Neural oscillations – also known as brainwaves – are important carriers of information in the brain. Researchers are increasingly coming to view them less as sustained oscillations and more as transient bursts. Until now, there has been no method for measuring such short-lived bursts in real time or for examining how they influence the behavior of living things.
In cooperation with her working group, Prof. Dr. Ilka Diester of the University of Freiburg's Institute of Biology III and excellence cluster...14.02.2020 | Life Sciences | Read more
Scientists warn humanity about worldwide insect decline
Insect declines and extinctions are accelerating in many parts of the world. With this comes the disappearance of irreplaceable services to humans, the...14.02.2020 | Life Sciences | Read more
Ice can tear apart cells in cryo-storage; Polymers can save the day
Cell therapies hold great promise for revolutionizing the treatment of cancers and autoimmune diseases. But this multibillion-dollar industry requires...14.02.2020 | Life Sciences | Read more
The field of synthetic biology does not only observe and describe processes of life but also mimics them. A key characteristic of life is the ability to ability for replication, which means the maintenance of a chemical system. Scientists at the Max Planck Institute of Biochemistry in Martinsried generated a system, which is able to regenerate parts of its own DNA and protein building blocks. The results have now been published in Nature Communications.
In the field of synthetic biology, researchers investigate so-called “bottom-up” processes, which means the generation of life mimicking systems from inanimate...14.02.2020 | Life Sciences | Read more
Results support testing antiviral against 2019 novel coronavirus
The experimental antiviral remdesivir successfully prevented disease in rhesus macaques infected with Middle East respiratory syndrome coronavirus (MERS-CoV),...14.02.2020 | Health and Medicine | Read more
Investigation of the temperature dependence of the skyrmion Hall effect reveals further insights into possible new data storage devices
The joint research project of Johannes Gutenberg University Mainz (JGU) and the Massachusetts Institute of Technology (MIT) that had previously demonstrated...14.02.2020 | Information Technology | Read more
Sea-level rise due to ice loss in Antarctica could become a major risk for coastal protection even in the near term, scientists say. Within this century already, due to Antarctica alone global sea-level might rise up to three times as much as it did in the last century. This is a finding of an exceptionally comprehensive comparison of state-of-the-art computer models from around the world.
“The ‘Antarctica Factor’ turns out to be the greatest risk, and also the greatest uncertainty, for sea-levels around the globe,” says lead-author Anders...14.02.2020 | Earth Sciences | Read more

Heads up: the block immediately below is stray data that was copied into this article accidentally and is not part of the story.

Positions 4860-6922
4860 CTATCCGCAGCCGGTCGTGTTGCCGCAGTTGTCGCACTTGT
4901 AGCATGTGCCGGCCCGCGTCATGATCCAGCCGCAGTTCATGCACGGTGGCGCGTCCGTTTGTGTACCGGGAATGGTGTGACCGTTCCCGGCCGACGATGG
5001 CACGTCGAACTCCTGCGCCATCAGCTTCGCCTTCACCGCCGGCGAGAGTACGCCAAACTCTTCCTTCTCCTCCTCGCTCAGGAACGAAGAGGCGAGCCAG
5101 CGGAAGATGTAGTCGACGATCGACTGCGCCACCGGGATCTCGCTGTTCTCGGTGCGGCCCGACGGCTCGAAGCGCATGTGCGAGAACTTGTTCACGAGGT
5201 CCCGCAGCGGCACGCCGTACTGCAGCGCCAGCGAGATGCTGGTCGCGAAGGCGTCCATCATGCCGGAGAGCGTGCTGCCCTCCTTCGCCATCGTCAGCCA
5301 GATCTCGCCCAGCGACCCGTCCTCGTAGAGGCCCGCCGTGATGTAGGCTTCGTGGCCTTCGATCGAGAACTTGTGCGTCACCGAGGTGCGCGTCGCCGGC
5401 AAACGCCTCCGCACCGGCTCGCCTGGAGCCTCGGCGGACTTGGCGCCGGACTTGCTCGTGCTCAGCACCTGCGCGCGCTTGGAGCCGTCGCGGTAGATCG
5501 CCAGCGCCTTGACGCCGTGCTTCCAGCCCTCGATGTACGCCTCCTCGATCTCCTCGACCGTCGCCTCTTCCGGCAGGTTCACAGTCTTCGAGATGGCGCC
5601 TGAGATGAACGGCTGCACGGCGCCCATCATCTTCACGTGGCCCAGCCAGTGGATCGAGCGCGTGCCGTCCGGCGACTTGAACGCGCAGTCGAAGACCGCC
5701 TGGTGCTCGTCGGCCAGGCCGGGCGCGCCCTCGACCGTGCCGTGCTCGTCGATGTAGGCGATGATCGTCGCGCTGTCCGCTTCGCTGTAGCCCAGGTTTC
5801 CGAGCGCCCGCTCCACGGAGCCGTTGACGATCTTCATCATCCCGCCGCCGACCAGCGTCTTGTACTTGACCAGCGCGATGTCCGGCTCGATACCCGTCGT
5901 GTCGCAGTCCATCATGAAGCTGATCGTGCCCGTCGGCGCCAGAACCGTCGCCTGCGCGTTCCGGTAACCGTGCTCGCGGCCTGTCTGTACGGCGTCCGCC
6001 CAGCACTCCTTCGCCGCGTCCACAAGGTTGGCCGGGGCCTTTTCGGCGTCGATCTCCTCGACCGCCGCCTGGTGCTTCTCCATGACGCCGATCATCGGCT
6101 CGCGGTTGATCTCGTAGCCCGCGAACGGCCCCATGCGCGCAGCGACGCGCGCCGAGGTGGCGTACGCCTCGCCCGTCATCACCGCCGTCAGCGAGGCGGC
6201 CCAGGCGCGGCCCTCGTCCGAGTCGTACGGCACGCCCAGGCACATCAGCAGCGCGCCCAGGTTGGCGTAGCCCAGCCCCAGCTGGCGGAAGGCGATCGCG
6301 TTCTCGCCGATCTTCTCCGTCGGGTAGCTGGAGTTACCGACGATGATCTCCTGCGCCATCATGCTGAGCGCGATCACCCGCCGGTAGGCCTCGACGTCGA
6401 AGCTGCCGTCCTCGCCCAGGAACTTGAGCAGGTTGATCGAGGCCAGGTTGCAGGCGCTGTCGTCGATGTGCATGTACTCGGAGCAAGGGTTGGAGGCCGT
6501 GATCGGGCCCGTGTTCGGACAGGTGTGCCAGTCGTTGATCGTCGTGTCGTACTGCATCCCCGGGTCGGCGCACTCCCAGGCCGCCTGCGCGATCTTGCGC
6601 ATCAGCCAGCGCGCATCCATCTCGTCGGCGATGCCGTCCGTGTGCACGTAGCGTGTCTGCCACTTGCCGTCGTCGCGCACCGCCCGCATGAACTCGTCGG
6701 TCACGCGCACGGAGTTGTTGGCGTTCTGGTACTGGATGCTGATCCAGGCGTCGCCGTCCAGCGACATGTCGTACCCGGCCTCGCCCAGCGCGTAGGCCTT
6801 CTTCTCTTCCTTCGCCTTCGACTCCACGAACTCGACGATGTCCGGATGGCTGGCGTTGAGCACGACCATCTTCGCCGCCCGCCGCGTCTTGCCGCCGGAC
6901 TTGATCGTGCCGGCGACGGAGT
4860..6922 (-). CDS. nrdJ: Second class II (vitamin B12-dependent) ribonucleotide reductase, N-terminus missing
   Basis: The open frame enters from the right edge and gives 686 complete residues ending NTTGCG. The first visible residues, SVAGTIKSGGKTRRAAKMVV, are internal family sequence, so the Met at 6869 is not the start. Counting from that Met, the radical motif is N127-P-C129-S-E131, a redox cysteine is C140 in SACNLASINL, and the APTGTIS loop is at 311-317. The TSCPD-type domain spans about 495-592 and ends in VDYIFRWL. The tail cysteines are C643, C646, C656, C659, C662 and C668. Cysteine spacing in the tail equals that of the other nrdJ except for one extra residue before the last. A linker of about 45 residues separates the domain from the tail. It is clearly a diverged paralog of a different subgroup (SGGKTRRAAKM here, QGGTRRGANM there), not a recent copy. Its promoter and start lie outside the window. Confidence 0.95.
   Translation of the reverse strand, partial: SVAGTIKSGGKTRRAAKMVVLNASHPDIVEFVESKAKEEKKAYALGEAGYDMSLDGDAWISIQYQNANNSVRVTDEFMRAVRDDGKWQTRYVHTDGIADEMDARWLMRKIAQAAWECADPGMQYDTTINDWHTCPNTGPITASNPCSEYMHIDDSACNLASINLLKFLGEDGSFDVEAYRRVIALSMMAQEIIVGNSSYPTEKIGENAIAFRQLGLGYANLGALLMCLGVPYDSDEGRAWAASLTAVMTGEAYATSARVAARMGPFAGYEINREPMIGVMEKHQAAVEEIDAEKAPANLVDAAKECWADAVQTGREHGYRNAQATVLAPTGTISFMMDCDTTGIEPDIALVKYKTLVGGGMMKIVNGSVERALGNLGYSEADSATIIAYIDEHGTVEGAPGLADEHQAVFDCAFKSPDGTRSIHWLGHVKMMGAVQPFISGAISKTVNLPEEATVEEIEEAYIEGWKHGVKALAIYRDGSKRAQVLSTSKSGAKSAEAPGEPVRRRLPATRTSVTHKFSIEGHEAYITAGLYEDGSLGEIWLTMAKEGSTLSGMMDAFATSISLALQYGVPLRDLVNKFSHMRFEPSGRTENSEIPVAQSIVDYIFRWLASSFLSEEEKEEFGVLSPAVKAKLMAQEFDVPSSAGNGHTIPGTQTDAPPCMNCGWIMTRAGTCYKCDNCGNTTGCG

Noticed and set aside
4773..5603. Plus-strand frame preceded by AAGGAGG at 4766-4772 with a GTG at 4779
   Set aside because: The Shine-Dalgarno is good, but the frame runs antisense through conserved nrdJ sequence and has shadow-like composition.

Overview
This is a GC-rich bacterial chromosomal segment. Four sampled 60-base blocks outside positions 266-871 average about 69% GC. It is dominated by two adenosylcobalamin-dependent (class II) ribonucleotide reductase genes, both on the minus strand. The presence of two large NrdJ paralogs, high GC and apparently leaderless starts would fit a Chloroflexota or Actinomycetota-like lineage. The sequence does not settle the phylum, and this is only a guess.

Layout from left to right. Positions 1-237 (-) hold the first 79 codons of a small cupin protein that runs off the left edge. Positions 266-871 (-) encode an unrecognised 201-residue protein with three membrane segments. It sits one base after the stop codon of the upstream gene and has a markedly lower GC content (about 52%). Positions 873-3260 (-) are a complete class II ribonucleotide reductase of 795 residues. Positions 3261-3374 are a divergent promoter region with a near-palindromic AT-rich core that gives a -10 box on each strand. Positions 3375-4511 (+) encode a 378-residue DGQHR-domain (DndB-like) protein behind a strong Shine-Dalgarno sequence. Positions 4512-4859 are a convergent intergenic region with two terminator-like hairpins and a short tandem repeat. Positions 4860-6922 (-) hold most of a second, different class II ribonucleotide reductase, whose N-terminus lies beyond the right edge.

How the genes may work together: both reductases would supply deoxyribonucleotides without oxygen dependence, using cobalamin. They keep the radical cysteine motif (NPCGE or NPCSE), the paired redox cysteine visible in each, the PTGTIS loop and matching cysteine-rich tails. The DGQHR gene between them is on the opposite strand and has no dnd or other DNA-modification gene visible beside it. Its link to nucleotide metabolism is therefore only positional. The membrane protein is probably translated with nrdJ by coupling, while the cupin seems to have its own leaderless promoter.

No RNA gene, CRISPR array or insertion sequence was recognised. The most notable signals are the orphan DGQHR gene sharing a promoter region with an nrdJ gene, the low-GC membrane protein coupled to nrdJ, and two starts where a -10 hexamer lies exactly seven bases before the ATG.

New algorithm solves complex problems more easily and more accurately on a personal computer while requiring less processing power than a supercomputer
The exponential growth in computer processing power seen over the past 60 years may soon come to a halt. Complex systems such as those used in weather...13.02.2020 | Information Technology | Read more
Within the framework of a sino-german working group, the research project "ChinaRes" bundles the knowledge about the energetic utilisation of agricultural residues in China and Germany. The project, which runs until January 2021, is funded by the German Federal Ministry of Food and Agriculture and coordinated by the DBFZ (German Biomass Research Centre). Comprehensive information on the project can be found on the project website www.dbfz.de/en/projects/china-res
The "ChinaRes" project aims to pool knowledge on the energy recovery of agricultural residues. Against this background, the project objectives are13.02.2020 | Ecology, The Environment and Conservation | Read more
Properties make it promising candidate for new areas like magnetic twistronic devices and spintronics, as well as advances in data storage and device design
All the elements are there to begin with, so to speak; it's just a matter of figuring out what they are capable of - alone or together. For Leslie Schoop's...13.02.2020 | Materials Sciences | Read more
By adding infrared capability to the ubiquitous, standard optical microscope, researchers at the University of Illinois at Urbana-Champaign hope to bring cancer diagnosis into the digital era.
Pairing infrared measurements with high-resolution optical images and machine learning algorithms, the researchers created digital biopsies that closely...13.02.2020 | Medical Engineering | Read more
12.02.2020 | Event News
16.01.2020 | Event News
15.01.2020 | Event News
17.02.2020 | Life Sciences
17.02.2020 | Information Technology
17.02.2020 | Life Sciences